He then presented a hydrograph showing the American River’s runoff for the last 100 years, and he noted that in 1956, about the middle of the hydrograph, is when Folsom Dam was completed. He pointed out that when the engineers designed Folsom Dam, they saw the hydrograph to the left of that. “What we have observed or experienced since then is a much flashier hydrology in the American River and this is not unique to the American River,” Mr. Guivetchi said. “If you saw the Sacramento and other major river systems, you would see a similar pattern. And what that means is that when the engineers designed that facility, they did not anticipate the hydrology that we’re experiencing now, so we cannot operate these facilities the way they were originally designed. That leads to this whole area called system reoperation, and so for instance, Folsom Dam is now in the process of being reoperated to make it more synchronized with the hydrology that we’re experiencing.”
“Sea level has risen seven inches in the last 100 years and it’s estimated that by the end of this century, it might be between 1 ½ to 4 ½ feet higher,” he said. “That’s going to put tremendous pressure on our Delta levees, on our estuaries and our coastal watersheds which are going to experience certainly higher water levels but also higher salinity intrusion into our groundwater basins along the coast.”
Groundwater basins are very important to California water management, he said. “We have about 515 basins and sub-basins; 57 of 58 counties have groundwater basins and they cover about 40% of the California landmass. One of the things to remember is that we shouldn’t pave them over – impervious surfaces on top of our groundwater basins are not going to help us.”
Groundwater management is locally controlled in California either through water code authority or county ordinances and/or court adjudications. “We now currently have 118 groundwater management plans that have been developed; they cover about 42% of the groundwater basin area which is less than half, so we can do better in California to develop groundwater management plans to make sure that we manage our groundwater better,” he said.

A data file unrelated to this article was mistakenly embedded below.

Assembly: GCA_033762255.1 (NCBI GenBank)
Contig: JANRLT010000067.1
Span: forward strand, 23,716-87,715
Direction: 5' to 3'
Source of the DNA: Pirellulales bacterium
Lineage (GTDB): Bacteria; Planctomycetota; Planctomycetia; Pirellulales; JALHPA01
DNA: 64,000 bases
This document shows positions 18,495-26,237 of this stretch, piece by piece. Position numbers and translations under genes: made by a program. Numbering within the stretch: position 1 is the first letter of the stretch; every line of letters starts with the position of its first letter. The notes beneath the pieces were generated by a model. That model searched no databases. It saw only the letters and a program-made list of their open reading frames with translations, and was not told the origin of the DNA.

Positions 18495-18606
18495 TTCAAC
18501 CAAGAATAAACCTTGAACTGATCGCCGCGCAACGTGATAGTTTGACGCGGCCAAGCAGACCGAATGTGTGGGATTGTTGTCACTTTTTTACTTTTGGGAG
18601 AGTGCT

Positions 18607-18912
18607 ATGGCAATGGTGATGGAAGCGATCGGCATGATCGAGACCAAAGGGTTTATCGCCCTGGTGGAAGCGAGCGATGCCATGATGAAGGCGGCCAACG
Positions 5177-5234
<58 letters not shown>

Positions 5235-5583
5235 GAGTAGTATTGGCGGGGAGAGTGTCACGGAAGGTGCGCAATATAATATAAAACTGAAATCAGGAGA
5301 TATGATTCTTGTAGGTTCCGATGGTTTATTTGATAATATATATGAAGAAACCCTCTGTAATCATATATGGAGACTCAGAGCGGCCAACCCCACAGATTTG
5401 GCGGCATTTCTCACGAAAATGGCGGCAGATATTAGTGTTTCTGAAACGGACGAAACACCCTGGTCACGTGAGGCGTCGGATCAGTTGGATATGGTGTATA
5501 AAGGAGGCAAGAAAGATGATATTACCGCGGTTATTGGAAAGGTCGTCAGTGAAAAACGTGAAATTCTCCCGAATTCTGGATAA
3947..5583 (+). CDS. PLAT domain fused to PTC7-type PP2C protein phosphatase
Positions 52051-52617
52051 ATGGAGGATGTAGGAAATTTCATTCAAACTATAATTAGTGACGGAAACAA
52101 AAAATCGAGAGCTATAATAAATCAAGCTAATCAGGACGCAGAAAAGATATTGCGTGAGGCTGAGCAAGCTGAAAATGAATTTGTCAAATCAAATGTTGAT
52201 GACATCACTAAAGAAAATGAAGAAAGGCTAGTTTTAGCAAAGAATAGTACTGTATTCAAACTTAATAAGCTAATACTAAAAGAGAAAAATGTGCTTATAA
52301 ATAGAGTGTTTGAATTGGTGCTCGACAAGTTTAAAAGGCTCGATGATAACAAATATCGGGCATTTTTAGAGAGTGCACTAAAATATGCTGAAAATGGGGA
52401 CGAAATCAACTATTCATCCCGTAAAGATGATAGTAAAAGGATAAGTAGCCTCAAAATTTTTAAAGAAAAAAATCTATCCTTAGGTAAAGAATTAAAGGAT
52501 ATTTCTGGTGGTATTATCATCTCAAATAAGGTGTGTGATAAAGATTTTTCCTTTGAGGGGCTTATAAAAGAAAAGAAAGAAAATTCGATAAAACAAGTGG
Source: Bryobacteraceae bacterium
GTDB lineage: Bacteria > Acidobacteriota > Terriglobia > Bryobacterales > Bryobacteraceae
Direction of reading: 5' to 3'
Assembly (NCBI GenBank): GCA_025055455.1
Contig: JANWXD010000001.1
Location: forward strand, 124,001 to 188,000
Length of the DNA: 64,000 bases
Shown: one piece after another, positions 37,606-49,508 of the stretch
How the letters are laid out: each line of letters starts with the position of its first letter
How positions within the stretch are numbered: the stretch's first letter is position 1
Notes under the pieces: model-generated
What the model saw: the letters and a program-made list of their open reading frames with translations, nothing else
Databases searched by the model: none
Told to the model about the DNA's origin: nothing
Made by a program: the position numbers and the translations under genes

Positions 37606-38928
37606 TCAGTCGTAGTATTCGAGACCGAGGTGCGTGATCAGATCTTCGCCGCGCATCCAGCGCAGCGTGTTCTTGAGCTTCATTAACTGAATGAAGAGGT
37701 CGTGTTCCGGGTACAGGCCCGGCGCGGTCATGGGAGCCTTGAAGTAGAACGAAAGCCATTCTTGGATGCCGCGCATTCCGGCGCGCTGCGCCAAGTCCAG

“Groundwater is hugely important – what these bar charts show is that for the ten hydrologic regions, the taller bar is how much water they used and the smaller bar is how much of the water came from groundwater,” he explained. “Now you’ll see in most regions, groundwater is a significant but not major water source; however if you look at the Central Coast and South Lahontan, most of their water supply is from groundwater, so in some regions of California, groundwater is tremendously important.”
Groundwater overdraft, a long term reduction in groundwater supply, is estimated to be between 1 and 2 MAF per year, he said; however, groundwater overdraft is recoverable with active and good groundwater management.
We need to better monitoring of our groundwater basins, he said. “In 2009, part of the water legislation basically directed the Department of Water Resources to work with local groundwater entities to set up a statewide groundwater elevation monitoring and reporting program. We call it CASGEM for short, California Statewide Groundwater Elevation Monitoring.”
Mr. Guivetchi then updated the status of the surface storage investigations, an effort that was launched through the CalFed program. He explained that the storage projects have broad objectives and are designed in a way to provide new supply but at the same time, help improve environmental conditions and are based on the beneficiary pays principles.